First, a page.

I have recently been working with a company to help them move things in a better direction. They have a great vision and strategy, but they wanted a bit of support as they expand their operations and scope. The big challenge for me was that I was in an unfamiliar country, with an unfamiliar culture and an unfamiliar language. What’s more is my personality is counter to the prevalent national culture, so I was quite aware of the possibility that I could be more of an obstruction than a help. So the die was cast for my beautiful disaster.

The leaders of this company were in unfamiliar waters as well because of a limited amount of experience. The interesting bit was the focus of this project, at least initially, was based on an event that was coming too quickly for anyone’s comfort level. We prepared and discussed and did what we could with the time we had. The day came and went and to be perfectly honest, it wasn’t as successful as we had hoped. It was an unexpectedly amazing learning experience.

It was a disaster that taught me something beautiful. Success can come from the strangest places, and that was exactly what happened in this instance. Here are the lessons I learned.

  • Be comfortable with feeling anxious – We knew we weren’t fully ready, but we had to follow through on things. There was enough anxiety among us to give a small city a nervous breakdown, but we discussed and accepted it as part of the process. Having a culture where anxiety is viewed as a natural part of business will allow for greater innovation and trust.
  • Don’t wait for ALL the answers to take action – There were more questions than answers the day we had to perform. Many times taking action on minimal information is viewed as – and can be – irresponsible and reckless. There are times when it is the best course of action. Trust your gut and take some risks!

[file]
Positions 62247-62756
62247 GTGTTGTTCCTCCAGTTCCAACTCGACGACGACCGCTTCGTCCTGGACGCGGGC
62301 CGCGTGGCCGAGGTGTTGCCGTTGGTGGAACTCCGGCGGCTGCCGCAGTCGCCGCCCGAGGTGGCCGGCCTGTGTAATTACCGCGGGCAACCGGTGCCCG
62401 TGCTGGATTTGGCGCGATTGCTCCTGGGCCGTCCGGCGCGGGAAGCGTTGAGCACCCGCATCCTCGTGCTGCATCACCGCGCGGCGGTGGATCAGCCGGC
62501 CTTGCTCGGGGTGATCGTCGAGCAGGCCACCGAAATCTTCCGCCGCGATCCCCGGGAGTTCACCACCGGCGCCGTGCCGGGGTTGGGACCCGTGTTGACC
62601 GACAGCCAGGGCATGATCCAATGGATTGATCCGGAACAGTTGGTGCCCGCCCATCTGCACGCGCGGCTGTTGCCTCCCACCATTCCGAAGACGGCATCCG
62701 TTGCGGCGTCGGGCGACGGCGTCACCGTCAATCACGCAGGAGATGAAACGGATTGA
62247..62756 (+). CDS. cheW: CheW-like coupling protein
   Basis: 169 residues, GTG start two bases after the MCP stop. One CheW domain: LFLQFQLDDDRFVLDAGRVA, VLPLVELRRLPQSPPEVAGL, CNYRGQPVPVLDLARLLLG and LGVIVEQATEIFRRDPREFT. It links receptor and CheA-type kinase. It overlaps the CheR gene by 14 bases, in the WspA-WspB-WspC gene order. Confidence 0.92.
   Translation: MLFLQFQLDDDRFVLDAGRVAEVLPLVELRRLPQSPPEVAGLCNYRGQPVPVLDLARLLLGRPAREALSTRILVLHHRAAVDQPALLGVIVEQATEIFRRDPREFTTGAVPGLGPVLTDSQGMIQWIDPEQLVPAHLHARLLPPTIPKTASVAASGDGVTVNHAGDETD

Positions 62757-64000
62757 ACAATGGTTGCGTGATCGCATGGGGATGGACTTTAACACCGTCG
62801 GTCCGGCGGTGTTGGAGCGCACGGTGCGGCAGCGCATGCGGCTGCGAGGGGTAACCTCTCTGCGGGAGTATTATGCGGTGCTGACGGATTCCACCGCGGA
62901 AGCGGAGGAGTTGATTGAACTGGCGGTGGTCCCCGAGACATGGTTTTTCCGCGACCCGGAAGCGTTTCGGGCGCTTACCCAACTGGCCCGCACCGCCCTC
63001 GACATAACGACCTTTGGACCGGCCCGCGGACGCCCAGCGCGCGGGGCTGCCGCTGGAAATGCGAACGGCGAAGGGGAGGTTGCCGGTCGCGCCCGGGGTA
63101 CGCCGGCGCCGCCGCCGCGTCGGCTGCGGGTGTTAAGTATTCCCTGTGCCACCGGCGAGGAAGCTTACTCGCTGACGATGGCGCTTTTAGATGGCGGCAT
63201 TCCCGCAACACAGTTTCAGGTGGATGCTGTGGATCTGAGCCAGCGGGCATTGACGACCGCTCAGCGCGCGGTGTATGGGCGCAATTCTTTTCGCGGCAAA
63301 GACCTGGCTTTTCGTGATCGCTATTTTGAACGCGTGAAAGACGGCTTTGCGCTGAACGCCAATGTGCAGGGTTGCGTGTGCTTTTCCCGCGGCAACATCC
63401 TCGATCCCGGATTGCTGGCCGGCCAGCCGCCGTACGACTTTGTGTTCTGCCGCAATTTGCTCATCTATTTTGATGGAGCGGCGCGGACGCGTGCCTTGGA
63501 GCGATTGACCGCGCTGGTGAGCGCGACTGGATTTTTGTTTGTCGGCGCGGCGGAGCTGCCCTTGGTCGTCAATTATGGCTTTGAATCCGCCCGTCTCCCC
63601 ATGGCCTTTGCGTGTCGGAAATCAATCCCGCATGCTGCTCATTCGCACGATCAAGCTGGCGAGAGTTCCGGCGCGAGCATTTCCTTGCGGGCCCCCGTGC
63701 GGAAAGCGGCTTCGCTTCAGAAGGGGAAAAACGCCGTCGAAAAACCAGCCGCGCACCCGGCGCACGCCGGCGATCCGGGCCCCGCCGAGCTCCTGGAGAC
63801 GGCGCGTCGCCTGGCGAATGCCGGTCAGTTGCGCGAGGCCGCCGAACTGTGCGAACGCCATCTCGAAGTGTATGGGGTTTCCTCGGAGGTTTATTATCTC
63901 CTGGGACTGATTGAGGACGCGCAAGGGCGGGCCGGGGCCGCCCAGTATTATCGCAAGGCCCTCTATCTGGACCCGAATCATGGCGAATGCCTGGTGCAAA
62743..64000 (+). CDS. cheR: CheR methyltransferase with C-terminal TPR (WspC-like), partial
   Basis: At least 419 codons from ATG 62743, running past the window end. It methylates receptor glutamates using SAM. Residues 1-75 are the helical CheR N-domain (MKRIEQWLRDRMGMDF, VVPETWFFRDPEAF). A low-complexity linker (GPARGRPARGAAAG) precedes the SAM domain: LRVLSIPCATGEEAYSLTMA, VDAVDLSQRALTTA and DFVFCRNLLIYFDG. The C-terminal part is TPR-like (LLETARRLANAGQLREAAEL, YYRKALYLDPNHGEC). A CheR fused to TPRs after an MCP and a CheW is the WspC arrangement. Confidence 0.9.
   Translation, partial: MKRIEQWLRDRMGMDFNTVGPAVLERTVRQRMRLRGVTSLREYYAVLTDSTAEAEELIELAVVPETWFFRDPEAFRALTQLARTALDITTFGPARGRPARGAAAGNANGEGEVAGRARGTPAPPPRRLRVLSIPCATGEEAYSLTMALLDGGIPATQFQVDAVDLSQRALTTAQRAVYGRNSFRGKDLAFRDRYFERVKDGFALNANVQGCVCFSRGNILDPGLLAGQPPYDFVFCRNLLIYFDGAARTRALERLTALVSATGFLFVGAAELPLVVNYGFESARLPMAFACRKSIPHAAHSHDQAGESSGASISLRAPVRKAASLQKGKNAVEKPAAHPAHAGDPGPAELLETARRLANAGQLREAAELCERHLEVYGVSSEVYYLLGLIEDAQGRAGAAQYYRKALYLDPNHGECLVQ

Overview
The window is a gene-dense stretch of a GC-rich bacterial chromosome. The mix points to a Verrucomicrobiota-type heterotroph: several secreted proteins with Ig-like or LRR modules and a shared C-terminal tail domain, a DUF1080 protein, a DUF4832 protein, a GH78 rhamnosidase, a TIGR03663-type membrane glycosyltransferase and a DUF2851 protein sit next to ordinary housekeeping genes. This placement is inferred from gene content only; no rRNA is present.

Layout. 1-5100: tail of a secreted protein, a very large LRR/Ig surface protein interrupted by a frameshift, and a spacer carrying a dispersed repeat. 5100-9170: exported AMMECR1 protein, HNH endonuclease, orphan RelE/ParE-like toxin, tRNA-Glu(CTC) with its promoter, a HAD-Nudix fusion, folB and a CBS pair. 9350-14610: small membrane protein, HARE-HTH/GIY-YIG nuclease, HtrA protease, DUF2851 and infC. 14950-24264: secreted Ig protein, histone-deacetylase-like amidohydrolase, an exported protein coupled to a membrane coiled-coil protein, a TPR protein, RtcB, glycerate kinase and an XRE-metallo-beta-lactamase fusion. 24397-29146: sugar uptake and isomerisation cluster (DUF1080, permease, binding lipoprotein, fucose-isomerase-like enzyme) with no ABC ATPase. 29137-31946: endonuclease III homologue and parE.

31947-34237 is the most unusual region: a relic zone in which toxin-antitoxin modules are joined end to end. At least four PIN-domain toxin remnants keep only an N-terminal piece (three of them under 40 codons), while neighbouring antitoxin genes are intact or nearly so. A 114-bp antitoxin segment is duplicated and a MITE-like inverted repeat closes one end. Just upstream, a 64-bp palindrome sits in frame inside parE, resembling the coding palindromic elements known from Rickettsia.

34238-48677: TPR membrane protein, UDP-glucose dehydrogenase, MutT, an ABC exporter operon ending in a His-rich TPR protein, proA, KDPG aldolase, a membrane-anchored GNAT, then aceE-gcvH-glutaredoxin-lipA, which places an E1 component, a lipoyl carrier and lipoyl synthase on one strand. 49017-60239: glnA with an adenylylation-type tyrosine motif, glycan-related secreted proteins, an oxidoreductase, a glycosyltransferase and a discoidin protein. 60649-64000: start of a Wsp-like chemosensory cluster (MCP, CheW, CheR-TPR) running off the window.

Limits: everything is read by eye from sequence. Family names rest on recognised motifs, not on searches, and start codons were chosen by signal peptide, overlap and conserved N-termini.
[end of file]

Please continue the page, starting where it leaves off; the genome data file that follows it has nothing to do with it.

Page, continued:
• Let the process be a learning experience – It’s so common to look back and do some quality self-berating as an attempt to absolve your guilt from “failing”. The reality is leadership means you don’t have to have all the answers, you just have to make sure things count when they need to. Mistakes will happen, so letting them be teachers instead of defining your worth is a much healthier approach. Many of the lessons we learned came from leaning in to our anxiety.
  • Turn fear into motivation – Not being able to communicate in some instances forced me to approach situations in a new way. I had to listen more. I had to pay attention to things that I often have taken for granted. I can say I will walk away from this situation with more than just another client. I will leave a better person and a better professional for having experienced it. I didn’t know what I was missing until I had the opportunity to have my beautiful disaster.

My beautiful disaster taught me yet another way to learn and grow as a person and a professional. It wasn’t something I would have normally attempted, but my profession demanded it of me. What is your profession demanding of you that you have been avoiding like the plague? What lessons are you missing because you haven’t given space for your beautiful disaster?